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In brief

The COVID-19 crisis has brought into focus the obligations of service providers towards customers with disabilities. In particular, there were reports of some retailers failing to recognise legitimate exceptions to rules regarding wearing face coverings and/or handling enquiries about exemptions with a lack of sensitivity. The issue of “hidden disabilities” became particularly significant in that context. Heavy reliance on online service channels highlighted the importance of ensuring that those services were fully accessible to customers with a range of disabilities, particularly as those channels were tested by a sudden uptick in demand. Older customers and customers with disabilities who relied on online shopping and in-store assistance found that they could not access the same level of support. Reconfiguration of store access to facilitate social distancing required retailers to re-assess whether those arrangements created difficulties for those with mobility and other impairments. The Equality and Human Rights Commission (EHRC) issued some helpful guidance to retailers in response to some of the issues that had arisen.

Key takeaways

  • It is more important than ever for service providers to be aware of their equality law obligations.
  • Discrimination in the provision of goods and services covers the usual key concepts but service providers may fail to appreciate the full extent of their obligation to make reasonable adjustments.
  • It is not enough for service providers to make adjustments when a problem is brought to their attention by a customer.
  • Service providers must anticipate the needs of key disabled groups and plan ahead so that the customer experience is as close as possible to that enjoyed by the public at large. It is not a minimalistic approach to compliance but a far-reaching and proactive obligation.
  • Having made adjustments, service providers must keep the effectiveness of those arrangements under review as circumstances change. The duty to make reasonable adjustments is a continuing obligation.
  • With the EHRC having issued guidance for retailers in September 2020, we can expect them to take an interventionist approach to non-compliance in the future.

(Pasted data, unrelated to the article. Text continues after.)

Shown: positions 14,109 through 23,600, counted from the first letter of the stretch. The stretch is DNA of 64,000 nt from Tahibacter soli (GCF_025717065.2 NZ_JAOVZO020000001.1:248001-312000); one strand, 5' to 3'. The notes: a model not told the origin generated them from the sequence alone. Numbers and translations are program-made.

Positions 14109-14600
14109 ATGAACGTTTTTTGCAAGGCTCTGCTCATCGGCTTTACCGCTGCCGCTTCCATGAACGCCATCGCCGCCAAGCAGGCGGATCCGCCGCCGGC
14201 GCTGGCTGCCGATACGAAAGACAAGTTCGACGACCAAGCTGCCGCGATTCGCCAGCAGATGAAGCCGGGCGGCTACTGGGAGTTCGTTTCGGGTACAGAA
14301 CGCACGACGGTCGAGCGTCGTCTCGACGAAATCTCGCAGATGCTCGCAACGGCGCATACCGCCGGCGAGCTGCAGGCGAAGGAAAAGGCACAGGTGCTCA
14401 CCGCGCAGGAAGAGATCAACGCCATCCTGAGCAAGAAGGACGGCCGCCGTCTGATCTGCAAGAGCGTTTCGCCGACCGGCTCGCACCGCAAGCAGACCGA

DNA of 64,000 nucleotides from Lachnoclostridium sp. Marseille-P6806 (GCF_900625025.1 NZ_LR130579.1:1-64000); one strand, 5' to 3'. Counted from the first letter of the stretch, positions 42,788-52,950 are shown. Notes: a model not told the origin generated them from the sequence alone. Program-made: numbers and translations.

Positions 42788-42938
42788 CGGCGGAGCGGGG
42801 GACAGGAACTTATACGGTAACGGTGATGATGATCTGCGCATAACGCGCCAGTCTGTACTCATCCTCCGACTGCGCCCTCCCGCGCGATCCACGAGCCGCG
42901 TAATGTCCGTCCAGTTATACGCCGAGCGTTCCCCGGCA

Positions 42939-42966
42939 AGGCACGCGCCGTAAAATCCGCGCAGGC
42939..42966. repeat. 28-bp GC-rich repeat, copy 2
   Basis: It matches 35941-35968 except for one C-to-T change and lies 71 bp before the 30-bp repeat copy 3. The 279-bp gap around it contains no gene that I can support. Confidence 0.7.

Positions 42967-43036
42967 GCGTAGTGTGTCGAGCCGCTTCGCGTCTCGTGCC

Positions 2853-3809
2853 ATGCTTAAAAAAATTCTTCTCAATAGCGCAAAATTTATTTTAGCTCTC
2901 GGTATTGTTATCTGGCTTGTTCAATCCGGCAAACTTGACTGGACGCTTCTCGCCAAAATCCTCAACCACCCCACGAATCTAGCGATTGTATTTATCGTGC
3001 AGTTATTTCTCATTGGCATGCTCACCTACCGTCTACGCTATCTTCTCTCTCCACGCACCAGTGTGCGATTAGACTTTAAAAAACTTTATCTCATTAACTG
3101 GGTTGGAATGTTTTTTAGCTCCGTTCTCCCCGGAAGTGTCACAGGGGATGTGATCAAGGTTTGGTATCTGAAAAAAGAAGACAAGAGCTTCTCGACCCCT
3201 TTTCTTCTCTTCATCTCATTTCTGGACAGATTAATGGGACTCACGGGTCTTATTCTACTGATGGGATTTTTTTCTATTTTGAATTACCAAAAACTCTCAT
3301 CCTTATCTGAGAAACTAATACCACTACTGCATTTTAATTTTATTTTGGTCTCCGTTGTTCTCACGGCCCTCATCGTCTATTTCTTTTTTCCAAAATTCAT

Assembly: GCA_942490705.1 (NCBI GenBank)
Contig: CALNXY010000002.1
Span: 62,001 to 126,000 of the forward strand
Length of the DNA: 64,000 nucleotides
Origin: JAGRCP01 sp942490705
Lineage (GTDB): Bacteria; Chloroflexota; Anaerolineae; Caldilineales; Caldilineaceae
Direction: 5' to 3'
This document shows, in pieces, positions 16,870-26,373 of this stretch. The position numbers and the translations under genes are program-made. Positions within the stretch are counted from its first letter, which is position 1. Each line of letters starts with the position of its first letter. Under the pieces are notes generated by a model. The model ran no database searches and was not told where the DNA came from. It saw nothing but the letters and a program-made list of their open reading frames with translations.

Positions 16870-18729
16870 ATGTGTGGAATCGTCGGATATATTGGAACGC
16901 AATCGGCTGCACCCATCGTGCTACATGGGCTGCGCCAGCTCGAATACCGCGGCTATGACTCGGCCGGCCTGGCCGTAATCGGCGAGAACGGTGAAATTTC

Obligations to customers

Service providers have obligations not to discriminate against their customers because of protected characteristics (other than marriage or civil partnership status). For the purposes of the goods and service provisions of the Equality Act 2010, the protected characteristic of age applies to those aged 18 and over.

The key categories of discrimination are covered by the goods and services provisions of the Equality Act 2010.

  • Direct discrimination would occur if a service provider made stereotypical assumptions about its customers. The EHRC Code of Practice (“Code”) gives the example of a bank offering male customers tickets to sporting events as a promotion but not female customers.
  • Indirect discrimination would occur where the same service is provided to all customers but puts or would put customers who share a protected characteristic at a particular disadvantage compared with those who do not share that protected characteristic. The EHRC guidance for businesses gives the example of a “no dogs rule” in a restaurant that would discriminate against visually impaired customers with assistance dogs. It does not matter that not all those with visual impairments have an assistance dog and therefore not all would share the disadvantage. To defend a claim, the service provider would have to show that their rule fulfilled a legitimate business aim and was proportionate (balancing the importance of the aim against the discriminatory effect). As the rule adversely affects customers with disabilities, they would also need to show that they had discharged their duty to make reasonable adjustments (discussed below).
  • Harassment would occur if the service provider engaged in unwanted conduct that has the purpose or effect of violating the customer’s dignity, or creating an intimidating, hostile, degrading, humiliating or offensive environment. This might include staff making inappropriate comments about customers seeking to access the service. Although, in the context of goods and services discrimination, these provisions do not extend to the protected characteristics of religion or belief or pregnancy or maternity, the same conduct could constitute direct discrimination (where those protected characteristics are covered).
  • Victimisation would occur where a customer had complained about discrimination and was penalised as a result, for example, by being deprived of access to the service or being offered the service on less favourable terms. The Code gives the example of a customer with a hearing impairment who finds that they cannot secure a booking at a hotel having raised complaints about their failure to provide mobile induction loops.

In practice, these key concepts are likely to be familiar to most service providers. It is the obligations to customers with disabilities that tend to create the greatest challenges, i.e., the duty to make reasonable adjustments and the duty not to discriminate because of something arising from disability.

Anticipatory duty to make reasonable adjustments